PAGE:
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Maybe … just maybe …

With all the summer DNA sales there have been out there, and the fall and winter sales to come, maybe … just maybe … it’s time to think twice.

I know. I know.

For The Legal Genealogist not to be begging cousins to test, it almost sounds like heresy.1

But here’s the deal: so many of us have bought so many test kits and gone on to more and more advanced testing that the law of diminishing returns has started to kick in.

So here’s a radical suggestion: maybe we all need to think about what we want to learn before we give in to the lure of the sale.

Maybe sale

Consider this scenario: Mom has tested her autosomal DNA. Dad has tested his autosomal DNA. There’s a way cool sale on autosomal DNA tests. So they’re thinking of buying a kit for Junior.

What do they want to learn here? Since Junior gets 50% of his DNA from Mom and 50% of his DNA from Dad, what will Junior’s DNA show that Mom’s and Dad’s didn’t?

Now … don’t get me wrong. I fully understand that getting Junior hooked on genealogy through DNA results is A Very Good Thing. And if that’s the aim of the test purchase, go for it.

Or if Mom and Dad (and Junior!!) are curious about how the mix of genes from Mom and Dad worked, and maybe want to compare his results to Sis who’s already tested, that’d be a reason to go for it as well.

But in terms of finding cousins or breaking through genealogical brick walls, Junior’s test isn’t going to do a thing that Mom’s and Dad’s won’t do better. For autosomal DNA, we always want to test an older generation, not a younger one, when it comes to actually finding genealogically valuable matches. And if there isn’t a current test candidate from an older generation, then maybe … just maybe … we don’t want to buy that kit this time.

Or consider this scenario, all too real for me. I have three brothers who’ve taken YDNA tests for me. Thankfully, they all match each other. Regrettably, they don’t match anybody else. Oh, well, yeah, at the 12-marker-you’re-all-human level, there are a few. But at the genealogically-significant higher levels, zip. We’ve already done SNP testing to confirm their E-V13 haplogroup, which puts us just where we’d expect: in the European heartland. Our father was born in Germany, our grandfather and great grandfather in what was formerly East Germany.

And… sigh … our great grandfather’s father is recorded on his baptismal record as unbekannt. Unknown, in English.2

So… when there’s a sale on the Big-Y testing, out to 500 or 700 markers, shouldn’t we jump at it?

What would it tell us — genealogically speaking — that we don’t already know? Without any matches at lower levels, it isn’t going to get us any closer to a match that could lead to that unknown second great grandfather. Maybe when more Germans have tested, if we get enough matches that distinguishing between one potential line and another is an issue, it’ll be worth it, and it might even be worth it now from a purely scientific curiosity standpoint. But it isn’t going to help us answer our family history mystery right now. In other words, maybe … just maybe … we don’t want to buy that kit this time.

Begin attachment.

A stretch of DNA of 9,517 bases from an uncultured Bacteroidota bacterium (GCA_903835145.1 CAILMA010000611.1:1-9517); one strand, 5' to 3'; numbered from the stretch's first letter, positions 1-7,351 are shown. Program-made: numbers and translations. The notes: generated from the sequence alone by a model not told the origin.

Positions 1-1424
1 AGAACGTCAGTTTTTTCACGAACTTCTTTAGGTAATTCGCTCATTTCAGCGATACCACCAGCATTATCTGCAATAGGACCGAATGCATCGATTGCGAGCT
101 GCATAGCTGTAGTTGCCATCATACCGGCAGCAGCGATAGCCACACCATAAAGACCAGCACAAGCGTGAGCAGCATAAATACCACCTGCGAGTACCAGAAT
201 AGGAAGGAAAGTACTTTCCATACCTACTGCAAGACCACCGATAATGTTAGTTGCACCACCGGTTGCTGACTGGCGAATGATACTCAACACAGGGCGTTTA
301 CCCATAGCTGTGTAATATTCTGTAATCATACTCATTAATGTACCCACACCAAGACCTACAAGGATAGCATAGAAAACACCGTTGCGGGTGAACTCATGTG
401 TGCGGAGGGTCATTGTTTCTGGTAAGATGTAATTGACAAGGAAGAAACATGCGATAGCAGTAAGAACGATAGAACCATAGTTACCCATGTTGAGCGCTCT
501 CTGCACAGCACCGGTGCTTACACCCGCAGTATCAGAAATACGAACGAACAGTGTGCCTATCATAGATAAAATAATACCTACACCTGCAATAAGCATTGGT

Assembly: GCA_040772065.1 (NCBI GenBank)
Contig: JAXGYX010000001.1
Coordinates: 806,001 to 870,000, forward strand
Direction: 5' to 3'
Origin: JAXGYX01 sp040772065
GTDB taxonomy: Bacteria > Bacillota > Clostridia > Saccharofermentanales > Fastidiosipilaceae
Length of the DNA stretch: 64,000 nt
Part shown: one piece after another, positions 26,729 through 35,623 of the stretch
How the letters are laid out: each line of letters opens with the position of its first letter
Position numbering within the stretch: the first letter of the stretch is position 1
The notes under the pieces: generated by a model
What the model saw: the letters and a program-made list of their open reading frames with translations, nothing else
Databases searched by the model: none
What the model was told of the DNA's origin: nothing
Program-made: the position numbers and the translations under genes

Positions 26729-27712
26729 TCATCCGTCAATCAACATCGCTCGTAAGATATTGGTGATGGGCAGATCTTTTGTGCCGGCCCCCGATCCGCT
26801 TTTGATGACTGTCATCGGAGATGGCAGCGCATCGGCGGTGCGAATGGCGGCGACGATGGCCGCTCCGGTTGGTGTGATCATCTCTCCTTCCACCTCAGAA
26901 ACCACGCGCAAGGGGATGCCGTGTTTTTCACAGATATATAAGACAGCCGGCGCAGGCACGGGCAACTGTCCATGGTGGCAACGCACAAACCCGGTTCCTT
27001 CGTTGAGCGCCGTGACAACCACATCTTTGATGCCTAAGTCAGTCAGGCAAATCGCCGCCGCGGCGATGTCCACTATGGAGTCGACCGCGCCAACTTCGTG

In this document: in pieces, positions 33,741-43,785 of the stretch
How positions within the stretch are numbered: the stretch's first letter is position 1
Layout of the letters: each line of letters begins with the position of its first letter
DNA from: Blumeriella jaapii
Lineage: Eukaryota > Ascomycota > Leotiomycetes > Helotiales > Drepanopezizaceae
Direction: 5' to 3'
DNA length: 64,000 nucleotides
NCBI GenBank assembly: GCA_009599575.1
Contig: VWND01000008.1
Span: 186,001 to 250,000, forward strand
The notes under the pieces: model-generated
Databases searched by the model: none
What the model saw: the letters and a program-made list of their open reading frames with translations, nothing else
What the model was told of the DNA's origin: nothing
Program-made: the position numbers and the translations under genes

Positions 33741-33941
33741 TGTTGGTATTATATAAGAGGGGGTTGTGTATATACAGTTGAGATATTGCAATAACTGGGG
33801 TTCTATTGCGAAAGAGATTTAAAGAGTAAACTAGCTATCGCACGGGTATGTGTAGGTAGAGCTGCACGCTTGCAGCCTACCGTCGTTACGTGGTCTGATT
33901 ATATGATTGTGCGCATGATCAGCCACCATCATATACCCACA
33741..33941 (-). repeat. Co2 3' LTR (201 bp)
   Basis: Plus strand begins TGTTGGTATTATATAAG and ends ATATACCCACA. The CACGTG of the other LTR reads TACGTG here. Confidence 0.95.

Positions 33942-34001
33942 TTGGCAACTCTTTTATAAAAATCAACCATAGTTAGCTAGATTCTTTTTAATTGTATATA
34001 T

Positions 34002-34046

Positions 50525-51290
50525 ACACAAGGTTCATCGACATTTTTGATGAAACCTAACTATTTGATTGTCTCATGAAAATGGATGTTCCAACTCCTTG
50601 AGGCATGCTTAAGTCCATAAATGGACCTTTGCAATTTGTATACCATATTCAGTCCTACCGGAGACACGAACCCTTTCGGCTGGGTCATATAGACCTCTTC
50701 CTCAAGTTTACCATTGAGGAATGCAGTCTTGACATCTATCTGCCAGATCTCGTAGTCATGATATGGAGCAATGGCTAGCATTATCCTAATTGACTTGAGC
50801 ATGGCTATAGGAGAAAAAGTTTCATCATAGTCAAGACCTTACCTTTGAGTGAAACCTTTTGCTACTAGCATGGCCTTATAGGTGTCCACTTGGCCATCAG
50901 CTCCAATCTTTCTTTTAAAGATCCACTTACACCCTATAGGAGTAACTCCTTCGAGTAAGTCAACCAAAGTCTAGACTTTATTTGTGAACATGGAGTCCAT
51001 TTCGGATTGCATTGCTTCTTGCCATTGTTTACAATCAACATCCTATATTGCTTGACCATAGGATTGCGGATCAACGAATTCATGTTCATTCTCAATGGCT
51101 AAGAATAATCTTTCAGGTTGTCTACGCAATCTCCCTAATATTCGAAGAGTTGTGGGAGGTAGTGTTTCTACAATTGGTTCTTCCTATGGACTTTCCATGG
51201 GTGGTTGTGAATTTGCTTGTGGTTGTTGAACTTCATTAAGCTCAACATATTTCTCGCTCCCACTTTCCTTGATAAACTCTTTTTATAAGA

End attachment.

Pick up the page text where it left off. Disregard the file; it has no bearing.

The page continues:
And of course the scenario I ran into a couple of times just this past week: readers who either bought or were thinking about buying mitochondrial test kits. And not one of them had a clue what mtDNA might tell them.

Now I’ll admit this is the one that has me the most conflicted. Until we get enough people into the mtDNA database, despite its enormous value and power in answering very specific genealogical questions (like whether I descend from wife #1 or wife #2), mtDNA simply isn’t going to be that useful for general genealogical questions. And it’s not an inexpensive test, so just testing for the sake of science is hard to recommend. (Even if I’d really really like to build that mtDNA database.3)

So… even there … maybe … just maybe … we don’t want to buy that kit this time.

Of course, if there’s some cash burning a hole in our pocket and we have a real scientific curiosity, getting to a million mtDNA tests in a database would go a long way towards making that test more useful to more people4… but…

Bottom line here: we do need to think about what we want to learn before we give in to the lure of the sale. Those who haven’t tested at all will find lots to learn — and have lots of fun — with an entry level autosomal DNA test. Those with specific genealogical questions that can be answered by YDNA or mtDNA tests should certainly keep an eye out for sales. For others, pure science may be a reason to go ahead and do even an expensive test without a specific genealogical question.

And for everyone else, maybe … just maybe … we don’t want to buy that kit this time.

Cite/link to this post: Judy G. Russell, “The lure of the sale,” The Legal Genealogist ( : posted 22 Aug 2021).


  1. Trust me, I’m still begging cousins to test. I’d still happily pay for mitochondrial full sequence testing for any documented female line descendant of Charlsie Battles Davis of Alabama. Or any documented male line descendant of the Faures of Manakin Town, Virginia. Just sayin’…
  2. See Judy G. Russell, “Friedrike, how COULD you?,” The Legal Genealogist, posted 7 Jan 2012 ( : accessed 22 Aug 2021).
  3. See “Building that mtDNA database,” The Legal Genealogist, posted 30 May 2021.
  4. Really… See “Building that mtDNA database,” The Legal Genealogist, posted 30 May 2021.
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